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Hardi v. Mezzanotte


the trial court erred in granting appellee's motion for partial summary judgment and striking their statute of limitations defense. They contend that the three-year statute of limitations bars the claim because more than three years before appellee filed her complaint: (1) she knew or could have known the doctor's failure to diagnose and treat her for diverticulitis, and (2) she had her last treatment with him. In response, appellee argues that the trial court, applying the discovery rule, properly concluded that the statute of limitations did not bar the claim. She contends that it was not until March 8, 1994, when it was determined surgically that her illness was a result of diverticulitis and a ruptured diverticular abscess, that she knew or could have known that Dr. Hardi failed to diagnose her condition and treat it as required.

In this jurisdiction, an action for medical negligence must be filed within three years from the time the right to maintain the action accrues. See D.C. Code § 12-301 (8) (2002). "Where the fact of an injury can be readily determined, a claim accrues at the time that the plaintiff suffers the alleged injury." Hendel v. World Plan Executive Council, 705 A.2d 656, 660 (D.C. 1997) (citing Colbert v. Georgetown Univ., 641 A.2d 469, 473 (D.C. 1994) (en banc)). However, where the fact of the alleged tortious conduct and resulting injury are not readily apparent, we apply the discovery rule to determine the date on which the statute of limitations commences to run. Id. (citing Bussineau v. President & Dirs. of Georgetown College, 518 A.2d 423, 425 (D.C. 1986)). Under the discovery rule, "a medical malpractice claim does not accrue until the patient has 'discovered or reasonably should have discovered all of the essential elements of her possible cause of action, i.e., duty, breach, causation and damages.'" Colbert, 641 A.2d at 473 (citing Bussineau, 518 A.2d at 434) (quoting Ohler v. Tacoma Gen. Hosp., 598 P.2d 1358, 1360 (Wash. 1979) (en banc) (other citation omitted)). This means that, under the discovery rule, a cause of action accrues for limitation purposes once the plaintiff: (1) has some knowledge of the injury, (2) its cause in fact, and (3) some evidence of wrongdoing on the part of the person responsible. Morton v. National Med. Enterprises, Inc., 725 A.2d 462, 468 (D.C. 1999) (citing Bussineau, 518 A.2d at 435).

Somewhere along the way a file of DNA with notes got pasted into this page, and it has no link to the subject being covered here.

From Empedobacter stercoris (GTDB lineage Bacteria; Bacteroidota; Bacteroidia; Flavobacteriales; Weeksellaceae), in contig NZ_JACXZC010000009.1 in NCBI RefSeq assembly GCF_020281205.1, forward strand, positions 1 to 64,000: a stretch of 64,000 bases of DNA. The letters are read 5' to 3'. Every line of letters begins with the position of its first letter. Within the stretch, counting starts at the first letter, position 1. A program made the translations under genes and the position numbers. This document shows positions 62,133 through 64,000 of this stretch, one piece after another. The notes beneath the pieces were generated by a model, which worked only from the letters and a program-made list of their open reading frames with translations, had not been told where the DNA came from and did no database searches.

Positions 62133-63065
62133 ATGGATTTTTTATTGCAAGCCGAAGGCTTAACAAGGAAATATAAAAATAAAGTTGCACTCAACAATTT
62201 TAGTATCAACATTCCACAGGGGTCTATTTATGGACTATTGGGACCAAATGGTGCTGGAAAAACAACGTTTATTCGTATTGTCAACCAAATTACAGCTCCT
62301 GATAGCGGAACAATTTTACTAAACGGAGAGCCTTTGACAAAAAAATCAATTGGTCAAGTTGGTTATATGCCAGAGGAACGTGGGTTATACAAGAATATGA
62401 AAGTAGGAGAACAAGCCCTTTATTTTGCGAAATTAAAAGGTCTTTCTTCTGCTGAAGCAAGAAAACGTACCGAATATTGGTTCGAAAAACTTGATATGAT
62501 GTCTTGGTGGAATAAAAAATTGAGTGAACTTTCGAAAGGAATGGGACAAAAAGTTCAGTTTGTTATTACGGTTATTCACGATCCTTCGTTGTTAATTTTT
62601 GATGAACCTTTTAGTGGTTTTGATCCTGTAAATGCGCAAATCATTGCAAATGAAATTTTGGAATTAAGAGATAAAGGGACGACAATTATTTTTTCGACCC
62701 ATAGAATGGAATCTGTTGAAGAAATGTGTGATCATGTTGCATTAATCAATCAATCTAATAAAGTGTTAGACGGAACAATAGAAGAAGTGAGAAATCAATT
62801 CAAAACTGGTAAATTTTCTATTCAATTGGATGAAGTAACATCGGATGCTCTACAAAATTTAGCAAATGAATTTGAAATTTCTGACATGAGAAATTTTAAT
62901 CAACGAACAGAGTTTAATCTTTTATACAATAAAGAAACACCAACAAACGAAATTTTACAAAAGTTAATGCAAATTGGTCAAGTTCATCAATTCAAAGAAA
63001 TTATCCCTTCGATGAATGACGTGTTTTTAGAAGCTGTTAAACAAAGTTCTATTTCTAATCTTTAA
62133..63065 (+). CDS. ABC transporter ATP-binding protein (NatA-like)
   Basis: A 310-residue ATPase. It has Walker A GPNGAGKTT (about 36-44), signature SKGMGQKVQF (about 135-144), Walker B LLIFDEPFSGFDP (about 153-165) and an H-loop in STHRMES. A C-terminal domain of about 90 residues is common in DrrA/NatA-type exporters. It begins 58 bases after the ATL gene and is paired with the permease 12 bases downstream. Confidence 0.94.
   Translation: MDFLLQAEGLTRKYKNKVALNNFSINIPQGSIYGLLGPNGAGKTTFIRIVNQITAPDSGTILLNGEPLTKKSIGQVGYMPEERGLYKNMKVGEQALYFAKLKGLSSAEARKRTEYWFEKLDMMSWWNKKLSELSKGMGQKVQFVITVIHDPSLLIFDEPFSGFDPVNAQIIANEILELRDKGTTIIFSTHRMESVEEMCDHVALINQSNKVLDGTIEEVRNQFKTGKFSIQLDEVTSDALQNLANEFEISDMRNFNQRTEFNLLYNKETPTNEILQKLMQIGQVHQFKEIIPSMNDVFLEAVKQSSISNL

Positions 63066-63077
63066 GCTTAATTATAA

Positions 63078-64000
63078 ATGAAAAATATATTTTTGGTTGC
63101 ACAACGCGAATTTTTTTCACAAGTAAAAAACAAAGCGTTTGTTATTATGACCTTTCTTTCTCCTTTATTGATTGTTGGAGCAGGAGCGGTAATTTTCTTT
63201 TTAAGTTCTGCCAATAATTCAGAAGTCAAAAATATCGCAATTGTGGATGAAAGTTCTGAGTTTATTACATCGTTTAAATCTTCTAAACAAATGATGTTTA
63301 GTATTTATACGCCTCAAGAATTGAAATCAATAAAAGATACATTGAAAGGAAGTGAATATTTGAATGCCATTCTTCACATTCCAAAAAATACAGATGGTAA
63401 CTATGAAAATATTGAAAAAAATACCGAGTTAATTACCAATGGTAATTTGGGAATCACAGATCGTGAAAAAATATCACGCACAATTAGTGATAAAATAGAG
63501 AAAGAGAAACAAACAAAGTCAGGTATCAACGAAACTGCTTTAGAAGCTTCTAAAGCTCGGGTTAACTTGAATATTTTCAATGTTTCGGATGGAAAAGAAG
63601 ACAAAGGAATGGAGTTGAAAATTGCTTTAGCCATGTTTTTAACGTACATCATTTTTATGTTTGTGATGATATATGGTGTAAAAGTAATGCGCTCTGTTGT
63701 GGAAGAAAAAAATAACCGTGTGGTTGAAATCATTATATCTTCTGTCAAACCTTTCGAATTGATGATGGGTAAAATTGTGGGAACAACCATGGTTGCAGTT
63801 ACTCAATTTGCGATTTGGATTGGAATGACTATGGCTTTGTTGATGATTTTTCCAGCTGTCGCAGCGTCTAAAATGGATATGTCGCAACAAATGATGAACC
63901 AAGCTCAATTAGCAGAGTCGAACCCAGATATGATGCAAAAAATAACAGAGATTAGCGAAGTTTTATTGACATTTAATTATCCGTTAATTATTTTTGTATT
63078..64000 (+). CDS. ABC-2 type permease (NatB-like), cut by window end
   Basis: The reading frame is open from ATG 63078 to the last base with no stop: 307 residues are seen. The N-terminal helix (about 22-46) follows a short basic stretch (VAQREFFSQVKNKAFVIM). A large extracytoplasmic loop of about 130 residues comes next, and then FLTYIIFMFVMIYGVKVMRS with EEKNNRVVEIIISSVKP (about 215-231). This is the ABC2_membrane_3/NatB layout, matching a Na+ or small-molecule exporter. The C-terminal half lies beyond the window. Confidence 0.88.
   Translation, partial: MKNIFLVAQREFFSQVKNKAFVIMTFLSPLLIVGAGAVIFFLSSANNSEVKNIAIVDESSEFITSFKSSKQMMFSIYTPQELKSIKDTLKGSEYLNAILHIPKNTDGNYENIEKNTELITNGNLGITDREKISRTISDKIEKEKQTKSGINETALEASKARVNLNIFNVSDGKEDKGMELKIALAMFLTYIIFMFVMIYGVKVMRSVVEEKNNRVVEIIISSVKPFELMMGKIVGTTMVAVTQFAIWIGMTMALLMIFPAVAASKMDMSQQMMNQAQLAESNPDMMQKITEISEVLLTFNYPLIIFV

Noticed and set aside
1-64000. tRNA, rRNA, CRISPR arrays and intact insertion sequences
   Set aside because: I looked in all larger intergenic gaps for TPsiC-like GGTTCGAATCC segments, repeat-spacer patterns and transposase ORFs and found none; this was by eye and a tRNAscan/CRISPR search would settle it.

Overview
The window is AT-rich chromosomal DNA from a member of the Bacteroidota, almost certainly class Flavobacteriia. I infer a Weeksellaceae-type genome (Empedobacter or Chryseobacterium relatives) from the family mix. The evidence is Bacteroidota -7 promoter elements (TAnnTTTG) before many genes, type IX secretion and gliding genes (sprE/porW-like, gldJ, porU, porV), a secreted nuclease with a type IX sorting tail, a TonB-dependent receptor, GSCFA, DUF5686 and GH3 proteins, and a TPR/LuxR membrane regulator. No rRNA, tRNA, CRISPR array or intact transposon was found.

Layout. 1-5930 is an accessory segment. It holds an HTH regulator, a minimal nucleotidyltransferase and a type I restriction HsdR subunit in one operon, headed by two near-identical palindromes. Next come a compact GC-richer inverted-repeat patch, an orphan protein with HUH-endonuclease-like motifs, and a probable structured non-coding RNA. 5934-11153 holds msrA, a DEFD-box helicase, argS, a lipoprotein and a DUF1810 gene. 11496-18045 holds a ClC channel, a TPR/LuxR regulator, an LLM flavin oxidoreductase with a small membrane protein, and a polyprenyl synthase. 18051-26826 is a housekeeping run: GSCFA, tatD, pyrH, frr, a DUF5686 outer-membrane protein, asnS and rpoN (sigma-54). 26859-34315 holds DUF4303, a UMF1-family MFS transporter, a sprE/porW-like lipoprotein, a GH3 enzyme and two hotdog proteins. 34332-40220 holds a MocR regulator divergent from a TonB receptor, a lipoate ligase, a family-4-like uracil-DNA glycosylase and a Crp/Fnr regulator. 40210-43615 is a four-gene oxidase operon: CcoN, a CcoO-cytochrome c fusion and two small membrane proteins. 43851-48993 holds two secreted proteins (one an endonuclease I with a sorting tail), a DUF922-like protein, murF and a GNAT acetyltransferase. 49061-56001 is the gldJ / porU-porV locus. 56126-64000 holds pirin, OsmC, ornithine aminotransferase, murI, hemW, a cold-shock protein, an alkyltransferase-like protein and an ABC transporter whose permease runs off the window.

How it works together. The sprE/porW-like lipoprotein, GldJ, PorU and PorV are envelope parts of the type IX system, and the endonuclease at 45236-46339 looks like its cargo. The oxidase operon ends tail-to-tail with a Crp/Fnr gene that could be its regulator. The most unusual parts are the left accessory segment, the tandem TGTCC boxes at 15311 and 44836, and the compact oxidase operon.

Appellants argue that appellee had actual knowledge of her injury, its cause and evidence of Dr. Hardi's negligence on her first visit to him on February 3, 1994, more than three years before she filed the complaint in this case. The basis for this argument is that appellee went to see Dr. Hardi because she suspected that she was having a recurrence of diverticulitis, informed him of her suspicion and prior history, and knew that he did not treat her that for that condition. It is undisputed that having found a pelvic mass in appellee, Dr. Hardi diagnosed a gynecological condition and referred appellee for treatment to a gynecologist, Dr. Match.

A major flaw in appellants' argument is that they seek to charge appellee with knowledge and an understanding of her medical condition that Dr. Hardi, a specialist in gastrointestinal disorders, did not diagnose even after examining her and the medical records she gave him. Following Dr. Hardi's advice, appellee saw Dr. Match, who in turn informed her that there was a 98% chance that she had ovarian cancer, and after receiving the results of a sonogram, advised her to have a complete hysterectomy. She consulted a third physician, Dr. Meilhauser, who also advised her that her problems were gynecological. Apparently relying on these physicians' opinions, appellee agreed to have a complete hysterectomy

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